The features on this microwave are quite extensive and many may argue for the price it should well be the case. Briefly offering 19 auto cook programmes, a quick bake and a defrost function as well as a high power 1500 watt grill and 1000 watts microwave power. Just how much power and derivative cooking programs do you need? With a rather large height of approximately 34cm, width by 53cm and a diameter of 51cm, it is as my mother put it "...a bloody big brute..." of an oven despite all the plusses! Those with small kitchens may well struggle to accommodate this appliance and rightly so as you'll need at least a further 7" from the top and sides to allow the oven to expel hot air freely. What I rather like about the oven however isn't it's 34cm sized turntable plate (hurray at last we can use our old large full size dinner plates again!) or the massive 32 litre capacity on offer but and more importantly, just like our old microwave "without the convection grill," the insides are totally coated in black speckled enamel ceramic like conventional ovens, thus no need for much scrubbing and scouring when it comes to removing hard baked on foods and unlike the last oven, the JL also has a softer interior with more flush fitted corners to minimize trapped food stains that can prove to be awkward upon washing down later on. If there's a stain all you need is a hot damp cleaning agent free cloth - food stains just seem to slide off with apparent ease. With stainless steel I've often found there is some scrubbing to do.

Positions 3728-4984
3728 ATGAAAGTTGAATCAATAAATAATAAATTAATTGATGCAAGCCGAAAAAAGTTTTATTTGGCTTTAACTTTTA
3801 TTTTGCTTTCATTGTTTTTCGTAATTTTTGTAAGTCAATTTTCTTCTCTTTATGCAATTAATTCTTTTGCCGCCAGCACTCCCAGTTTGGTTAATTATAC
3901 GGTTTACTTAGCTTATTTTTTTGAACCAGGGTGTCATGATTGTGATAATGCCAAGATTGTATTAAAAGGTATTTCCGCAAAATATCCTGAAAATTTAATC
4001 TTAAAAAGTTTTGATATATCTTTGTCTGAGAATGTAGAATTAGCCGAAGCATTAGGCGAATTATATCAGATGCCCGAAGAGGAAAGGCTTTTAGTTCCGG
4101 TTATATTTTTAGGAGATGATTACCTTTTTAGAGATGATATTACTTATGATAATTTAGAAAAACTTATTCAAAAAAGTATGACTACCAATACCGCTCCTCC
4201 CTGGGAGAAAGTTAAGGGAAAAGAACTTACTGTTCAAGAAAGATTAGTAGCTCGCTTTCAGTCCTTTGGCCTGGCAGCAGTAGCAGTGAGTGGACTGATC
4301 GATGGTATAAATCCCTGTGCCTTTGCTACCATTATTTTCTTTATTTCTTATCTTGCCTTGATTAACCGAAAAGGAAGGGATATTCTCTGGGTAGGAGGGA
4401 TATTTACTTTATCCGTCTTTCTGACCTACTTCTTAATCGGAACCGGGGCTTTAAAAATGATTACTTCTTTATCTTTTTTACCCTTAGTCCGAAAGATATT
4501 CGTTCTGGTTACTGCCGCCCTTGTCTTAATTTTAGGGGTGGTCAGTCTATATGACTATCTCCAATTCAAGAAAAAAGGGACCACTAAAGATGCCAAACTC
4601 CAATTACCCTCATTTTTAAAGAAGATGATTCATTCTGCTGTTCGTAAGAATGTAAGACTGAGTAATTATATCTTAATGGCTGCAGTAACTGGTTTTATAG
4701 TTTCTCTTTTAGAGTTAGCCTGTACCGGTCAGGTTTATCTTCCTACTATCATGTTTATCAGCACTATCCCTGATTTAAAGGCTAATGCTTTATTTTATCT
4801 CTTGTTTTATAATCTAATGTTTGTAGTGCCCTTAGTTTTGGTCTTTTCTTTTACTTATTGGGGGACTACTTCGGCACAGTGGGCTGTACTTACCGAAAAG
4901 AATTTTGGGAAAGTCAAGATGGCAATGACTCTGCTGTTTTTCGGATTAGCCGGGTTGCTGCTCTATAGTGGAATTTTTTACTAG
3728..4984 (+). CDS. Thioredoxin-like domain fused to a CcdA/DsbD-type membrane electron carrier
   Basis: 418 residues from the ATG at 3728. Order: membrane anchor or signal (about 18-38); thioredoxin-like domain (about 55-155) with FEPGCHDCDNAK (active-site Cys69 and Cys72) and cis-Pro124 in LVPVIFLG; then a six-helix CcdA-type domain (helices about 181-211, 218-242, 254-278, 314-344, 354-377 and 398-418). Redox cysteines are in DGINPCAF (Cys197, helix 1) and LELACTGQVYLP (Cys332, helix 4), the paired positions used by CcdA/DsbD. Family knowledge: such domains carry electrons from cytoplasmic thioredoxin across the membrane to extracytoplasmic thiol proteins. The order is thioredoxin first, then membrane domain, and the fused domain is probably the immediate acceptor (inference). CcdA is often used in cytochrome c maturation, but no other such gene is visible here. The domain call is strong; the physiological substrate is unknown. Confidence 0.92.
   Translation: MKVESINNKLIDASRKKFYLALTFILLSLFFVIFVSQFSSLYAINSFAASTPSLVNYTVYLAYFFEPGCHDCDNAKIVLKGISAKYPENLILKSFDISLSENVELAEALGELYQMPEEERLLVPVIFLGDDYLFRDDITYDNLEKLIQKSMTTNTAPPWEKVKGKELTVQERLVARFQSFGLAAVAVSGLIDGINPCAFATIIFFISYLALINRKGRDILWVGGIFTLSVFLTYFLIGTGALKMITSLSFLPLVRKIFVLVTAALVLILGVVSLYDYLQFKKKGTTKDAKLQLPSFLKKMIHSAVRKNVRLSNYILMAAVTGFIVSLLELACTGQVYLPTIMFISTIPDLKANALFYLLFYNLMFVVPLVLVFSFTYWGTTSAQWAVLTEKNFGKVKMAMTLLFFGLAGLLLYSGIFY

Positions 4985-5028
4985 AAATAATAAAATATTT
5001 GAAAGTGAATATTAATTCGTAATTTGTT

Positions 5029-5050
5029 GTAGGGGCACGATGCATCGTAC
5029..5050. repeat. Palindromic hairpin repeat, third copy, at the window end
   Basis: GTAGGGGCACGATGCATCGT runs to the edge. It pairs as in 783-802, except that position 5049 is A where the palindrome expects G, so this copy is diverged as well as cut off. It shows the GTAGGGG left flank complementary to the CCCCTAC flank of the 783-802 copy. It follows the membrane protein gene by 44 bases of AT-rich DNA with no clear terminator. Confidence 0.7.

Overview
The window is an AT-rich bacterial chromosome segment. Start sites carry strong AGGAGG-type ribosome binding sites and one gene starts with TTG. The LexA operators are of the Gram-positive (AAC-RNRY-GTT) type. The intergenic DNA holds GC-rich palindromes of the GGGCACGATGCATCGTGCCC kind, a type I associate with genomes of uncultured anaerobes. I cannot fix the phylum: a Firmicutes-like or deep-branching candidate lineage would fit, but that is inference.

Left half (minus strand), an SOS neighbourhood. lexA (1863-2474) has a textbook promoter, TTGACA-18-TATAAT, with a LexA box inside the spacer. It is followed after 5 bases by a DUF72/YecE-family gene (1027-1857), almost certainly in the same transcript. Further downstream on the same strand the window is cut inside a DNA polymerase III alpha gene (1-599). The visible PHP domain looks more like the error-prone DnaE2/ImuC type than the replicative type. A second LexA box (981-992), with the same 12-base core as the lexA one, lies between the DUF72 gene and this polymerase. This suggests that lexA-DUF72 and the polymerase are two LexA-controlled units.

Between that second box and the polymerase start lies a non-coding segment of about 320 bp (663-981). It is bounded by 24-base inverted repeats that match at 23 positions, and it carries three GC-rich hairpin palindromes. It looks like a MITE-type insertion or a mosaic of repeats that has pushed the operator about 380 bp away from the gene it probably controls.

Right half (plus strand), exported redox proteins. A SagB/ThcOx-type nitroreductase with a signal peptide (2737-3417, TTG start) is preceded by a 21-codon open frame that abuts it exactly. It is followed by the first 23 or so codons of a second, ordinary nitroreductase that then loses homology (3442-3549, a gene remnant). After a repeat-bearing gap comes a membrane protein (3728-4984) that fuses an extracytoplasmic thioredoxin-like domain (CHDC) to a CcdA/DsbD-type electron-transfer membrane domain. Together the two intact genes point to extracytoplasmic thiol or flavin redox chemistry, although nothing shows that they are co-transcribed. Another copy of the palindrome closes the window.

Wrapped around a complete space age stainless steel exterior and pretty much matching everything on its body except it's Darth Vader like black glass at the front, the John Lewis microwave has a wealth of information clearly black on silver labelled and accessed by its touch buttons that are like proper cushioned buttons as opposed to the original Panasonic design that the John Lewis model is based on. This means that whilst the buttons are wash wipe proof they feel substantial and for the price here you do get quality right down to the clarity of each menu and its associated function on offer. Indeed being Panasonic based means the simplest timings available from 10 hours, 1 hour, 10 minutes and increments of 10 seconds. Nothing new here where most ovens are concerned but Panasonic have been masters at this for so long it is hard to forget that they introduced the more internationally recognised "High," "Medium," "Low," and "Simmer," power tags against the more budget (and frankly I find, confusing) numbers and pulses when it comes to selecting the actual temperatures on microwave cooking. Not only that but over budget microwaves that make do with the basic minutes and no seconds, it is so very convenient having the ability to select 1 to 10 seconds for reheating. So it's a pity that rather immediately the moment the microwave is switched on the LCD screen lacks proper darkness behind its green LCD numbers which means you have to look up at the LCD panel closely than from a distance. I noticed it straight away given that we had only disposed of our old Panasonic combo oven, which had a better, but similar icon packed screen.